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Overview of attention for article published in Frontiers in Zoology, January 2007
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About this Attention Score

  • In the top 25% of all research outputs scored by Altmetric
  • High Attention Score compared to outputs of the same age (84th percentile)
  • High Attention Score compared to outputs of the same age and source (88th percentile)

Mentioned by

1 blog
1 Facebook page
3 Wikipedia pages


126 Dimensions

Readers on

340 Mendeley
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Published in
Frontiers in Zoology, January 2007
DOI 10.1186/1742-9994-4-4
Pubmed ID

Frieder Mayer, Christian Dietz, Andreas Kiefer


The lack of obvious morphological differences between species impedes the identification of species in many groups of organisms. Meanwhile, DNA-based approaches are increasingly used to survey biological diversity. In this study we show that sequencing the mitochondrial protein-coding gene NADH dehydrogenase, subunit 1 (nd1) from 534 bats of the Western Palaearctic region corroborates the promise of DNA barcodes in two major respects. First, species described with classical taxonomic tools can be genetically identified with only a few exceptions. Second, substantial sequence divergence suggests an unexpected high number of undiscovered species.

Mendeley readers

The data shown below were compiled from readership statistics for 340 Mendeley readers of this research output. Click here to see the associated Mendeley record.

Geographical breakdown

Country Count As %
Germany 4 1%
France 3 <1%
United States 3 <1%
United Kingdom 3 <1%
Brazil 3 <1%
Bulgaria 2 <1%
Malaysia 2 <1%
Indonesia 1 <1%
Colombia 1 <1%
Other 13 4%
Unknown 305 90%

Demographic breakdown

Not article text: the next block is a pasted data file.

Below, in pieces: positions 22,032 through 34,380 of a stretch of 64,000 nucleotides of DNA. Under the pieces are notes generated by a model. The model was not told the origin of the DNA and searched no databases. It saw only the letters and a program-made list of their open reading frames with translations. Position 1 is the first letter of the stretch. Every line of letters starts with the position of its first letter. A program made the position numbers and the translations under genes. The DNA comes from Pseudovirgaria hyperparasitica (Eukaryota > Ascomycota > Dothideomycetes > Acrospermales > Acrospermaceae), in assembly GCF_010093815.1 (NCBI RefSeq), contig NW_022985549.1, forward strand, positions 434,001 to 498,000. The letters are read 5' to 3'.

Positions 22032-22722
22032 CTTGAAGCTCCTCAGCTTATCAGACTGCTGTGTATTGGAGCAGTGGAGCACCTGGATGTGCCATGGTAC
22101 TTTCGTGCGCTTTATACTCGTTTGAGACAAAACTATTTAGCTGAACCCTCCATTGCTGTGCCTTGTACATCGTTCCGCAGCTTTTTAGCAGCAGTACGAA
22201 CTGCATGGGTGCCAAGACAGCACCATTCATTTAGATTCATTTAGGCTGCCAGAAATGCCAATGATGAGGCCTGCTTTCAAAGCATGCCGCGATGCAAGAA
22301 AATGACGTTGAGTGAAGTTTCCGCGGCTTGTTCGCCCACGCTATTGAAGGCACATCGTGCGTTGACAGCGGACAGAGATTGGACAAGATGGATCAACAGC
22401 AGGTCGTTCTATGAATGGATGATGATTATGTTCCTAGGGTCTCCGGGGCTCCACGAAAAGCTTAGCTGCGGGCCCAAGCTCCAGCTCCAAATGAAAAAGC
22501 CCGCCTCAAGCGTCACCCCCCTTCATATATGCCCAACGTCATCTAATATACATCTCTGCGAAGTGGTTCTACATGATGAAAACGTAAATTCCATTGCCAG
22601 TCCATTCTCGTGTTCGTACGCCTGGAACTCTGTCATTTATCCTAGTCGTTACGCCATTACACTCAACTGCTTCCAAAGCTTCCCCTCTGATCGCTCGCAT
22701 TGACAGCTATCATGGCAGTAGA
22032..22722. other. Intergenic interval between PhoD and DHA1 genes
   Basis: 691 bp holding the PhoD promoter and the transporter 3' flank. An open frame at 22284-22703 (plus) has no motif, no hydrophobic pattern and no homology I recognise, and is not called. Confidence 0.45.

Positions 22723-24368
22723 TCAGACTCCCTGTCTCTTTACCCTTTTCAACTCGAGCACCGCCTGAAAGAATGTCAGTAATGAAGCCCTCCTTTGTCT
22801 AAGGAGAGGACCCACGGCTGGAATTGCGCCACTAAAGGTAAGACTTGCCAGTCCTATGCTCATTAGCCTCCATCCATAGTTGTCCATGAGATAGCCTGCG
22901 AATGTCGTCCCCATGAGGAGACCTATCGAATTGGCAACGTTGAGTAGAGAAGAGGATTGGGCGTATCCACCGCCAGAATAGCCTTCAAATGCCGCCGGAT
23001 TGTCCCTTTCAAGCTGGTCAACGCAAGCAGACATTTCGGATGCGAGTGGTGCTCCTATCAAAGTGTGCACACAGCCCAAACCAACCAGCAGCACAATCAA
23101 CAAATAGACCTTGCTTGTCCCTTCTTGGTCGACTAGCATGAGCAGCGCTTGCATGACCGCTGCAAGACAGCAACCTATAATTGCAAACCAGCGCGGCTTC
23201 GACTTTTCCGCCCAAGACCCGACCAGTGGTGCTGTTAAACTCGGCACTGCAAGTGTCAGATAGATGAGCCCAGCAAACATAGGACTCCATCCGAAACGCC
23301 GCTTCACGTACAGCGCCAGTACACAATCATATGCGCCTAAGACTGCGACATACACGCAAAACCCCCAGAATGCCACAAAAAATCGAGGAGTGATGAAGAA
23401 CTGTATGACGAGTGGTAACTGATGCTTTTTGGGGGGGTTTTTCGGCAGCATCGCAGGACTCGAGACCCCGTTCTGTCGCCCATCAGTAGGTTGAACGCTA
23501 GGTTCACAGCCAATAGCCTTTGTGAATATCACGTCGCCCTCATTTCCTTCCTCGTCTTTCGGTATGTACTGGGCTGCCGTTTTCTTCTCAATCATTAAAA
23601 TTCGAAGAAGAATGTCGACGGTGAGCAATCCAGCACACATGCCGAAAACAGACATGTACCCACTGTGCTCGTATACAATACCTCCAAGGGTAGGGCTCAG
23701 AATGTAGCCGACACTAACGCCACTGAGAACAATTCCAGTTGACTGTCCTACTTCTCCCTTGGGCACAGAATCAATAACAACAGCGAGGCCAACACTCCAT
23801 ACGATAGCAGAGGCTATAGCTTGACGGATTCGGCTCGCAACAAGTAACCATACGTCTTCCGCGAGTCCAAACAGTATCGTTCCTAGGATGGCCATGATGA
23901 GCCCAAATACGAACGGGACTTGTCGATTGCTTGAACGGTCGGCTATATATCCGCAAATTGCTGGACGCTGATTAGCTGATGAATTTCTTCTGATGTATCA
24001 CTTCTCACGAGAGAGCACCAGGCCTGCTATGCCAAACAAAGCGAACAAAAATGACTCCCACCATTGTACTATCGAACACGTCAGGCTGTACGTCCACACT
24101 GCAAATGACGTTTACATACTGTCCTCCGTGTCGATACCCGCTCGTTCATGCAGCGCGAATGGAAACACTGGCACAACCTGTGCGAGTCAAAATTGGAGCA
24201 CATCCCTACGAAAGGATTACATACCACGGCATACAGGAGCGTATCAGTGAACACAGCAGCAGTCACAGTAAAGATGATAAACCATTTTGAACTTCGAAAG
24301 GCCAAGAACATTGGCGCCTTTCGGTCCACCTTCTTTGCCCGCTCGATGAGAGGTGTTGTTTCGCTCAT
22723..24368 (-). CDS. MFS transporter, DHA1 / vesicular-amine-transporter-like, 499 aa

Readers by professional status Count As %
Researcher 69 20%
Student > Ph. D. Student 54 16%
Student > Bachelor 47 14%
Student > Master 43 13%
Other 28 8%
Other 77 23%
Unknown 22 6%
Readers by discipline Count As %
Agricultural and Biological Sciences 229 67%
Environmental Science 36 11%
Biochemistry, Genetics and Molecular Biology 22 6%
Earth and Planetary Sciences 6 2%
Social Sciences 4 1%
Other 16 5%
Unknown 27 8%

Attention Score in Context

This research output has an Altmetric Attention Score of 9. This is our high-level measure of the quality and quantity of online attention that it has received. This Attention Score, as well as the ranking and number of research outputs shown below, was calculated when the research output was last mentioned on 10 February 2020.
All research outputs
of 16,908,873 outputs
Outputs from Frontiers in Zoology
of 554 outputs
Outputs of similar age
of 160,009 outputs
Outputs of similar age from Frontiers in Zoology
of 9 outputs
Altmetric has tracked 16,908,873 research outputs across all sources so far. Compared to these this one has done well and is in the 84th percentile: it's in the top 25% of all research outputs ever tracked by Altmetric.
So far Altmetric has tracked 554 research outputs from this source. They typically receive a lot more attention than average, with a mean Attention Score of 20.5. This one has gotten more attention than average, scoring higher than 70% of its peers.
Older research outputs will score higher simply because they've had more time to accumulate mentions. To account for age we can compare this Altmetric Attention Score to the 160,009 tracked outputs that were published within six weeks on either side of this one in any source. This one has done well, scoring higher than 84% of its contemporaries.
We're also able to compare this research output to 9 others from the same source and published within six weeks on either side of this one. This one has scored higher than 7 of them.